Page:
What can go wrong?
Well, we can have a variety of atrial septal defects.
The most common is going to be a too broad ostium secundum.
The ostium secundum is too big and therefore remains open.
It can't be covered by the septum secundum as it grows in.
Next most common is an ostium primum defect
where the ostium primum doesn't completely seal shut at the base of the atria.
And least common are sinus venosus atrial septal defects.
These are little holes at the point
where the superior or inferior vena cava enter the right atrium.
Now atrial septal defects do create turbulence
and therefore you're gonna hear a wide fixed split S2 murmur
with this atrial septal defects.
Very small defects, however, may be asymptomatic or have a very, very subtle murmur
so do get some practice on detecting those murmurs
when you're working through your clinical skills and auscultation.
Now, another defect that can occur is a patent foramen ovale
where the valve of the foramen ovale
does not completely shut up against the septum secundum
and we have a little bit of potential blood flow between right and left atria.
It's frequently asymptomatic because increased pressure on the left side of the heart
keeps it pressed against the septum secundum,
but if I have increased pressure on the right side of my heart for example,
as board exam question writers love to say, 'I've gone scuba diving',
'I go scuba diving', all that water pressures pushing on my limbs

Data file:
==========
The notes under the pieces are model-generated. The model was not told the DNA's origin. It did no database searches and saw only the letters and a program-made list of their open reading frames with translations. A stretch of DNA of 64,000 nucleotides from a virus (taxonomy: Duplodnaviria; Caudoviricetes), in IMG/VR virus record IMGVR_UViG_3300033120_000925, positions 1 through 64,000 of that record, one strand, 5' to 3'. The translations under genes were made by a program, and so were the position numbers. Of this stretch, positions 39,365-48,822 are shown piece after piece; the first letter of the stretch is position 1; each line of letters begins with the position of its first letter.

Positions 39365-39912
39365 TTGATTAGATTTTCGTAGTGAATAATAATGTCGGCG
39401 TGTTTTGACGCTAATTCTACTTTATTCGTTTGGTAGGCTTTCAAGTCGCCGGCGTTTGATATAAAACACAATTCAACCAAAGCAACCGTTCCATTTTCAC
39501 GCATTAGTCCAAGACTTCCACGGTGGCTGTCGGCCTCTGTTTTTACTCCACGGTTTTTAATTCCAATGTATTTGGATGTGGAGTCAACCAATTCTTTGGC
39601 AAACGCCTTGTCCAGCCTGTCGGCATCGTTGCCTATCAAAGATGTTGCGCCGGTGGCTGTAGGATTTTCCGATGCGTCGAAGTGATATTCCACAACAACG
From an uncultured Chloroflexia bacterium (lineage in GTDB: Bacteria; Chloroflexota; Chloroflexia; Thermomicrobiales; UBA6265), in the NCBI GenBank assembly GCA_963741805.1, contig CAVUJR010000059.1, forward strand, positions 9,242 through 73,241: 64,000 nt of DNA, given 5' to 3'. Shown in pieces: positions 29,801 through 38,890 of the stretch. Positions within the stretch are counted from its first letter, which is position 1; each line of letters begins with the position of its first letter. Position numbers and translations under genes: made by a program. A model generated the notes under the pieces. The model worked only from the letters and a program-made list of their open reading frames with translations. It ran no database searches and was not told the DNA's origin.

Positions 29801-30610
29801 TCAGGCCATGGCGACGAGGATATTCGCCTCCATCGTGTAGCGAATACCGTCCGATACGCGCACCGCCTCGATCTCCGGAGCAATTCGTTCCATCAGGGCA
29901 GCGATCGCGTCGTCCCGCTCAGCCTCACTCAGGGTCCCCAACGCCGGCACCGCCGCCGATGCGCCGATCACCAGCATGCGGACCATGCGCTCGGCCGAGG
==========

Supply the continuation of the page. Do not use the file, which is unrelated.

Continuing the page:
and increase in the blood pressure going to my heart.
That increased right sided pressure can reopen the foramen ovale
and cause a shunt of blood from the right to the left.
And the other favorite thing that board review or board exam writers like to do
is say that therefore I can have a stroke
because the deep venous thrombosis goes to my right atrium
and instead of going to the right ventricle and lungs causing a pulmonary embolism,
at that point it can travel to my right atrium, left atrium, left ventricle,
up into my arterial system and wind up in my head.
So common' although common board question for an uncommon clinical anomaly
but that can happen when you have a patent foramen ovale.
Now the patent foramen ovale, let's put a picture with it.
On the left we got two pictures depicting the typical appearance.
There's a narrow little thin membrane between the left and right atria
called the fossa ovalis or oval fossa.
It's a little thin area that can usually be felt very easily between the two atria,
but if the valve of the foramen ovale does not completely shut
you can have a slightly open or probe patent foramen ovale.
Now what that means is you can stick a probe through it
but it doesn't have an appreciable shunt associated with it.
However, very wide or very large patent foramen ovale can cause shunts
and some kind of murmur that you'll detect similar to an atrial septal defect.
Thank you very much for your attention and I hope that I clarified things just a bit.